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  16. I came here from an article in BBC site. I read the article, your blog content and all the visitors comment. What I am impressed with is your responses to the all the comments.
    I believe Allah will bless you because you are honest to your religion.

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    1. Thank you for stopping by and commenting Sunil. I appreciate your kind words and know that you will be blessed too. Your intent is clear and so is your honesty. Its all we need to be close to perfect :)
      Namaste.

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  17. Salams,

    I came across your blogs through BBC world news page on facebook.

    Islam teaches us that whatever we do, our intentions matter more than the act itself. you do yoga to build your physical/mental health and it's a good practice with a good intention. thats what i believe.

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    1. Could not have said it better :) i love how i am meeting so many open minds on here. Just makes me happy!

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  18. Word Hindu is not in any of Sanathana Dharma's scripts. Indus-Valley's people were called by externals as Indus then it turned Hindu, then other religions called as Hinduism , thus now a days people call as Religion. (Zakir Naki told he is also a Hindu too as he belong to IndusVally)

    To the question if yoga make one Hindu? NO. BUT he/she SHOULD NOT FORGET, THAT its is part and parcel of Hindus who invented, developed and all property rights RESERVED to ALL HINDUS, who really follow 'A WAY OF LIFE' as a result of scientific methodologies at that time, from both combination of materialistic+BeyondMaterial spiritual)

    And it should be looked a that way, BUT should NEVER be claimed as other religions' work, eg someone calling as 'JESUS Yoga etc' etc.. that IS more than stealing eg, as in here:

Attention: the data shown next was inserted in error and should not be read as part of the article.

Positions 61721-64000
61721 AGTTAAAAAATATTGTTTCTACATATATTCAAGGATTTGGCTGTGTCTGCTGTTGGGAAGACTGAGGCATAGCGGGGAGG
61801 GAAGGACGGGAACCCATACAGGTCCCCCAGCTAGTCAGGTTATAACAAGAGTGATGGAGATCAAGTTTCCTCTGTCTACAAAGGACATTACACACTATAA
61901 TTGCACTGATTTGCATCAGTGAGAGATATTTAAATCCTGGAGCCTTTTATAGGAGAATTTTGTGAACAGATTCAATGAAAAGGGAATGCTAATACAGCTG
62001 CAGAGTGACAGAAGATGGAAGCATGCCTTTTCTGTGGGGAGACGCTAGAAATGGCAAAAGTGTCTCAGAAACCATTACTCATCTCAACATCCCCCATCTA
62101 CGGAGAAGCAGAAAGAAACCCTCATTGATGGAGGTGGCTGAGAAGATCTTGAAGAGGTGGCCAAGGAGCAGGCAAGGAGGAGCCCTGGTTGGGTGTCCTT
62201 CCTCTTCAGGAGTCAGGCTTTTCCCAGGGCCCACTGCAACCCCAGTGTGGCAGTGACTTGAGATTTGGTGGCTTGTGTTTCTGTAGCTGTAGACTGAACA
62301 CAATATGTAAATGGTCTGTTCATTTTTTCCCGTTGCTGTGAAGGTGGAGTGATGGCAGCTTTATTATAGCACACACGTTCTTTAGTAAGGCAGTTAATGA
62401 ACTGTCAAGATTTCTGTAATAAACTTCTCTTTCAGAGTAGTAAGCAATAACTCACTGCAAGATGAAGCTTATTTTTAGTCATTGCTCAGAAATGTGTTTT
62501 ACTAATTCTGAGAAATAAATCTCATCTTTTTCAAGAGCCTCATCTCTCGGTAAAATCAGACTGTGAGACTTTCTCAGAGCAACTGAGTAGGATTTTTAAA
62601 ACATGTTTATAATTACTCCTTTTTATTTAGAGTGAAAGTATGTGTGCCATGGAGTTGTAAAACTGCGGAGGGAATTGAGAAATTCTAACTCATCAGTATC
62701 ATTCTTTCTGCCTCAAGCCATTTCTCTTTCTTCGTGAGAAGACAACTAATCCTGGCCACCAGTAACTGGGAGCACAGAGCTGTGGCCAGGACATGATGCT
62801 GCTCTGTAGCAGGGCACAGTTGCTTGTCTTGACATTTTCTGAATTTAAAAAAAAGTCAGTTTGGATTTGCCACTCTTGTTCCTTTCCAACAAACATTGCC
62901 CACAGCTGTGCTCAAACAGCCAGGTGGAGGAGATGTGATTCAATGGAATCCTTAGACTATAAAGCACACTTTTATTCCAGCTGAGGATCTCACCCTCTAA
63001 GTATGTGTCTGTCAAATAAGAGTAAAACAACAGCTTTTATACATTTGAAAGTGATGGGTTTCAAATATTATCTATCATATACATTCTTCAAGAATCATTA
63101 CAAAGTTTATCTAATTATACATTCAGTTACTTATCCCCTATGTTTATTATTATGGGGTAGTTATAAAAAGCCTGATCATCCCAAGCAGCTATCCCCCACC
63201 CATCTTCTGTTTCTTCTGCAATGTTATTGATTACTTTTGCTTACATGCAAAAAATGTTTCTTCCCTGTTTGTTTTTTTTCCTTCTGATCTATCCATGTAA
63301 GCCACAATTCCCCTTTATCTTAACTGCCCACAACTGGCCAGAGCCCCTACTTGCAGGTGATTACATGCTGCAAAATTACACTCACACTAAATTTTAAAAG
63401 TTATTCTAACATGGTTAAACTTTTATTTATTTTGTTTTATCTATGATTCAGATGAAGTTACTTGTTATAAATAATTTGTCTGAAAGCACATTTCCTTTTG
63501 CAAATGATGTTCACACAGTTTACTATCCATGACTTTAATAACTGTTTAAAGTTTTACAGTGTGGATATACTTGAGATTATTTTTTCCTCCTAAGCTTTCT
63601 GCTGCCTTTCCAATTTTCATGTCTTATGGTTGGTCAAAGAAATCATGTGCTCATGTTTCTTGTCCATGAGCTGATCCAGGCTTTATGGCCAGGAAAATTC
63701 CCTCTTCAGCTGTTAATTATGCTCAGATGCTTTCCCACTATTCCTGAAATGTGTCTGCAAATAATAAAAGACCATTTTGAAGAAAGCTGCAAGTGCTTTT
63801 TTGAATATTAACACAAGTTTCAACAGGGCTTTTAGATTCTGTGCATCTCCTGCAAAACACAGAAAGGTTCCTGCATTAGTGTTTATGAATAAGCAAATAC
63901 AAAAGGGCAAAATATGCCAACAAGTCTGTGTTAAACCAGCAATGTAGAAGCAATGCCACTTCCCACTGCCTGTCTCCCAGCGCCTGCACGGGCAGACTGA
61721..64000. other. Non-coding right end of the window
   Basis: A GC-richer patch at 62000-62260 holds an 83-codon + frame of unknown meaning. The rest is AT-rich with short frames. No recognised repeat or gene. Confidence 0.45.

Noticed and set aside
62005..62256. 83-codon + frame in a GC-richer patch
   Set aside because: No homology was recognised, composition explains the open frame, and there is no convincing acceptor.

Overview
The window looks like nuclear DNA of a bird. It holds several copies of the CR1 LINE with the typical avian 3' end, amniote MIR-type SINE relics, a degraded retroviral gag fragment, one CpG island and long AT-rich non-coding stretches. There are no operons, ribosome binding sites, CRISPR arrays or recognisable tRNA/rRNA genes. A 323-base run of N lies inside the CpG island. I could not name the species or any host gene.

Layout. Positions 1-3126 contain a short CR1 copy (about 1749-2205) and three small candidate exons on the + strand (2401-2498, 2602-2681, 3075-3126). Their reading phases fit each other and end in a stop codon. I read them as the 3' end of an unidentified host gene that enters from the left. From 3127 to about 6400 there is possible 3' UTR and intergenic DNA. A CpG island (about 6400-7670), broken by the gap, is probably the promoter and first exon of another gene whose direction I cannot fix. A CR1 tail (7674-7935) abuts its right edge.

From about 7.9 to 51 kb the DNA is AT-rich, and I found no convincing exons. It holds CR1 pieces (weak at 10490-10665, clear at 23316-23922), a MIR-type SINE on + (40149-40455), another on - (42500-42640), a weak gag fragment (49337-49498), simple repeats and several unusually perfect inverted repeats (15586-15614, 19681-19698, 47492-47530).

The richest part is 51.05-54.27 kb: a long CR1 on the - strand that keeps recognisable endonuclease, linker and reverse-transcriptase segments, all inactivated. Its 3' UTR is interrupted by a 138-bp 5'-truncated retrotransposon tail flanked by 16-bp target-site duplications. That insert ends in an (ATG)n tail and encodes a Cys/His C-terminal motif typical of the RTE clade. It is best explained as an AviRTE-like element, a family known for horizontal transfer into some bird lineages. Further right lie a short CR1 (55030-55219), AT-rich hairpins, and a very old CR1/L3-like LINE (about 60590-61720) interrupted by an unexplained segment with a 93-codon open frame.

https://www.facebook.com/photo.php?fbid=618088178240874&set=a.404354886280872.82827.126845224031841&type=1&permPage=1
    https://www.facebook.com/photo.php?fbid=618087691574256&set=a.404354886280872.82827.126845224031841&type=1&permPage=1

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    1. Thank you for stopping by and commenting. I appreciate the point you make about the origin of the word 'Hindu' and I respect Dr.Zakir Naik and love that he calls himself a Hindu. From what i know about Hinduism, the main principle is, it doesnt matter what path you choose as long as you find your way to God. I can see how it may seem inappropriate to use the name or image of Christ in a yoga context but considering how a Christian or Muslim or Jew or Atheist has grown up with completely different beliefs, philosophies and rituals, is it so bad that they may use what is familiar as a bridge to yoga? I personally dont mean to disrespect Hindu principles but why cant yoga evolve into something more universal? Does it take away from yoga if i say a verse from the Quran in my head? Or does it take away from me being a Muslim if I say 'Om'? I dont think it is black and white. Also, i dont think anyone has claimed that Yoga is Christian. I felt happy when I read about PraiseMoves because it goes to show that no matter what our religion, we are all the same and we can connect. I love that they saw yoga and saw a scripture, that i saw yoga and i thought of a whirling dervish, its like divine intervention, like God asked us to do yoga. That doesnt sound wrong does it?
      All that being said, you have to give credit where it is due. I acknowledge yoga has its origins in Hinduism but i would like to think it is continually evolving so that more people can embrace it and find peace.
      Happy to keep the discussion going.

      Namaste.

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  19. Have you never asked yourself why your "religion" doesnt have something like this or felt the need to develope something similar and then ask yourself what does your "religion" really want from you.....

    Yoga is Hindu, it's an essential part of it.......You decide.....Only Allah knows (lol)

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    1. I am publishing your comment because I think it is important for us to recognize that all attitudes exist. And the real test of living a good life is in how we react to off hand insensitive comments.